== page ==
Later he went on to create opening sequences for many memorable opening sequences like Donnie Brasco, Spiderman 1 & 2, Hellboy, The Mask of Zorro, Identity, Darkness Falls, including ID designs for Marvel Comics, DC Comics, Silver Pictures and many more.

What makes Kyle Cooper unique is that his title sequence designs are like the narrative of the entire story, he has often been imitated by too many designers worldwide for so many movies. Did i mention that Kyle Cooper is some kind of God to me?

Panic Room
David Fincher once again uses 3d titles cleverly placed around, in front of buildings of Manhattan. For some it was a matchmoving marvel of a title sequence for me! Further the movie extensively uses a compositing technique called as Photogrammetry, in some ways this movie made it popular which was later used in Secret Window, Harry Potter, Peter Pan, Spiderman and other movies.

Dr. Strangelove: or How I Stopped Worrying and Loving the Bomb
Pablo Ferro designed this opening sequence for Stanley Kubrick's Dr.Strangelove, featuring phallic imagery of U2 bombers refueling in the air. Clever placement of text and creative use of typography.
* Also notice the typo there just below the title of the movie, it is "Base on the book" instead of "Based on the book". Kubrick pointed that out to Pablo after the movie was released but it was too late.


Contrary to the movie, the title sequence is a treat. Taking points off the 3d city and arranging them like Braille script before revealing the text and all that. Take a look if you haven't already. This movie serves the actual aim of this thread, "Forget the film, Watch the titles"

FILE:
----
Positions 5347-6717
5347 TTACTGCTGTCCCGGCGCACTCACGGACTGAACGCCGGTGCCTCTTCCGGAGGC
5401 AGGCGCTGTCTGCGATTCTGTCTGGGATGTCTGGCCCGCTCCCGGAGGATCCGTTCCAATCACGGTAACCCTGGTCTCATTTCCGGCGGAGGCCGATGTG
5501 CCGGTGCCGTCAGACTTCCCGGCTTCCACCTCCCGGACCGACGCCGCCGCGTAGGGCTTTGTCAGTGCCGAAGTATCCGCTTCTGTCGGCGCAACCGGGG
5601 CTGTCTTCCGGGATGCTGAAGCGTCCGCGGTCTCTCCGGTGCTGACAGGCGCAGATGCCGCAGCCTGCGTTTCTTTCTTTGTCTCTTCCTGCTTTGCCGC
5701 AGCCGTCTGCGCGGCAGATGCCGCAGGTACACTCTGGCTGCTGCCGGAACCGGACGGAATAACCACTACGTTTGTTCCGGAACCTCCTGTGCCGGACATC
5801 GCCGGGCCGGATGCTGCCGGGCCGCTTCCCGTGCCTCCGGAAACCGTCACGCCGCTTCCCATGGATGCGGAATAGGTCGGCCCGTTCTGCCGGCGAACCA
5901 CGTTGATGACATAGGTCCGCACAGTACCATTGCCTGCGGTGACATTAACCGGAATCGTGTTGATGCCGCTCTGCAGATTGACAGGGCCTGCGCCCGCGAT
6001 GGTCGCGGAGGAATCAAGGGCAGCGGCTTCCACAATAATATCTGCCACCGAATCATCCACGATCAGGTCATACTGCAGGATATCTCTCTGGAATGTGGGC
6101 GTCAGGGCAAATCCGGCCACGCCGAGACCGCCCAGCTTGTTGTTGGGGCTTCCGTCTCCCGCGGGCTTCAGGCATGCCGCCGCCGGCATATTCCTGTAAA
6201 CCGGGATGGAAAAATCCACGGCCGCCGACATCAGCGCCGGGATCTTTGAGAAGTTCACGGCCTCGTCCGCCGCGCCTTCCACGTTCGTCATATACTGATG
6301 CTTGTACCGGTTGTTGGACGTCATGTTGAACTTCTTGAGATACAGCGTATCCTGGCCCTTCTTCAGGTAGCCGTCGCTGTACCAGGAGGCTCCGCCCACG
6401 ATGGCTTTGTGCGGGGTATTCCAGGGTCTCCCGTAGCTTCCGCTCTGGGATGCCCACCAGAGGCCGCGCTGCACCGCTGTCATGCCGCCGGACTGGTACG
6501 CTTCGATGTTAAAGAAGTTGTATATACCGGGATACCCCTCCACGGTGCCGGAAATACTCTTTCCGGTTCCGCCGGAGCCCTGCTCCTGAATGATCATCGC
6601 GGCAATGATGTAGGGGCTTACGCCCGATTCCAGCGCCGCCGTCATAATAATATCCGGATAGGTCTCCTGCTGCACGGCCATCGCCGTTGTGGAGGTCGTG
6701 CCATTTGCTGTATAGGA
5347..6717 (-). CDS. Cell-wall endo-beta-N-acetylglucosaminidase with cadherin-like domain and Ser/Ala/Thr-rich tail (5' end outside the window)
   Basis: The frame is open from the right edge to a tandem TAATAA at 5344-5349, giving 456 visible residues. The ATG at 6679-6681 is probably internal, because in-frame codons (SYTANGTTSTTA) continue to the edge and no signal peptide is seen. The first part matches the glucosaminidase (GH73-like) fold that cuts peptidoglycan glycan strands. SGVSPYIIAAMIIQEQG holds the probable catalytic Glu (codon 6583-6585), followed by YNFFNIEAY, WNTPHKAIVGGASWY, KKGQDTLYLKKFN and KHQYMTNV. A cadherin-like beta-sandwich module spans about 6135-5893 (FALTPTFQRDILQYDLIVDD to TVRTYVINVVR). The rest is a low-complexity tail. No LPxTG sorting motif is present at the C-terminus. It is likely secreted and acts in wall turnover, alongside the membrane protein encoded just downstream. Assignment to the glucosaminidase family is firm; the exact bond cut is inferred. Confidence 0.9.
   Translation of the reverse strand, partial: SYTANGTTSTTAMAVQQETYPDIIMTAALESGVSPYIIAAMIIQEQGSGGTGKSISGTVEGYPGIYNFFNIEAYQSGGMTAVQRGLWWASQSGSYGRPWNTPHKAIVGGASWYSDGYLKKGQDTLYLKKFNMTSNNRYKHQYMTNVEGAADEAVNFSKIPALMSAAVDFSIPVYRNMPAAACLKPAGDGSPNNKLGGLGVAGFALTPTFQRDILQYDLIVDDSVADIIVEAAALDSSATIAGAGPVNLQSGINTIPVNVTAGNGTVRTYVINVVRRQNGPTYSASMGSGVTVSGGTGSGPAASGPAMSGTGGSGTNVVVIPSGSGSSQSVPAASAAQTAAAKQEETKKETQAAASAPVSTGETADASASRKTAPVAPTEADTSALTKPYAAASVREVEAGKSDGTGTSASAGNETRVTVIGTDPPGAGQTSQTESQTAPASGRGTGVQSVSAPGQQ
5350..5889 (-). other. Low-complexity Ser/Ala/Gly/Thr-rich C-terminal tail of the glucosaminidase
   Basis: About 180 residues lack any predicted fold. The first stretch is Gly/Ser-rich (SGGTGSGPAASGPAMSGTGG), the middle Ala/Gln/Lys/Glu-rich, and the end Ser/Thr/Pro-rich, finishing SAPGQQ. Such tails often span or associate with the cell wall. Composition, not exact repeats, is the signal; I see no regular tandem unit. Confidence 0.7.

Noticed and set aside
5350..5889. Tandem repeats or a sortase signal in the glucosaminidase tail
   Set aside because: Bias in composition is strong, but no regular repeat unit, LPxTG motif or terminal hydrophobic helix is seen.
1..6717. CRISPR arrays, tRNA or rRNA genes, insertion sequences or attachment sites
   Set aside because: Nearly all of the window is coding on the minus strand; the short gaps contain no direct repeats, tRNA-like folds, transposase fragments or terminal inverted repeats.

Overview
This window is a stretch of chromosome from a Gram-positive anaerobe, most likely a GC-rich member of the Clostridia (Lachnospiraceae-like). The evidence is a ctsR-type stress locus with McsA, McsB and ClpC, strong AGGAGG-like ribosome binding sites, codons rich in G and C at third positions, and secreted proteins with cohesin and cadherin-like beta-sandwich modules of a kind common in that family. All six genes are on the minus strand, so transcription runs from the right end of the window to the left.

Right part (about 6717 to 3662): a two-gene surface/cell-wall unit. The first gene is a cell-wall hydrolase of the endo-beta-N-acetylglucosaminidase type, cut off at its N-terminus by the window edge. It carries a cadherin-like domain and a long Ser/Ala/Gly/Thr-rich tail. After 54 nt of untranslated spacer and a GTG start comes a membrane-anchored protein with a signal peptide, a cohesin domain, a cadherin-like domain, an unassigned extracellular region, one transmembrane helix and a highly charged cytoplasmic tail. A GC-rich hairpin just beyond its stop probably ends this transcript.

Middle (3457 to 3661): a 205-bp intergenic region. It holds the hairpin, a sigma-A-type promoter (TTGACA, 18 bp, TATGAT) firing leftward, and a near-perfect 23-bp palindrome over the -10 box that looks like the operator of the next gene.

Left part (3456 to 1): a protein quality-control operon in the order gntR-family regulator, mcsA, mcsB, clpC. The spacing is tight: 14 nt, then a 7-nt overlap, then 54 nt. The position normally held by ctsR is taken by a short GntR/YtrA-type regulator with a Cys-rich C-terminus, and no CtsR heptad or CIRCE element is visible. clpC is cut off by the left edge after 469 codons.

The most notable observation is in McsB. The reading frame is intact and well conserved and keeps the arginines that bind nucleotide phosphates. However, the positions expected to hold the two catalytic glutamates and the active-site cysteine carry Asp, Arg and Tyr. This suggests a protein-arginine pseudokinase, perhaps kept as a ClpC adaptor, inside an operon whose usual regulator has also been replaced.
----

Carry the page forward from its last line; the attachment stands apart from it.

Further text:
One more from the saddle of Imaginary Forces of Kyle Cooper days, still gives me the 'juice-bumps' every time I watch this.

Parting Shot:
Something for the road...

Movies With No Title
While many films omit any opening credits at all, such as The Godfather, Star Wars, and The Lord of the Rings, a couple of notable films have gone so far as to not even include a title at the start of the film. Films that do this usually come in two categories.

Insignia Films
Instead of showing the film's actual title written out, a symbol is shown at the start to imply the title in some way. The film's full title is usually then seen written out during the end credits.

Some examples are:
Ghostbusters II - instead of an actual title, the Ghostbusters cartoon logo appears where the title should be, holding up two fingers.
Batman Forever - the word Forever simply appears over the Batman logo.
Summer of Sam - "Summer of Sam" never appears at the beginning, but instead the words "Son of Sam" appears written with blocks.
Kill Bill: Vol. 2 - only the words "Vol. 2" appears at the beginning.
Shrek 2 - only the number "2" appears, in "Shrek style".
X-Men 2 - only "X2" appears.
Batman Begins - just after the company logos, a swarm of bats engulfs the screen and the new Batman logo can be seen faintly floating towards us.

Films Sans Titles
The movie never shows any title at all, creating the feeling that the entire film has been a cold opening.

Some examples of this:
Fantasia -- also the very first film to not have opening credits, originally premiered without even a title, except for a card appearing over the intermission. However, recent rereleased and video versions remove the intermission and place the title card at the start of the film.
Apocalypse Now - i love the smell of napalm in the morning...
The Mummy Returns - mommy...
Gangs of New York
The Passion of the Christ
Van Helsing
Lemony Snicket's A Series of Unfortunate Events - you get the entire title sequence in the end.
Miami Vice - frozen title cards, ring any bells?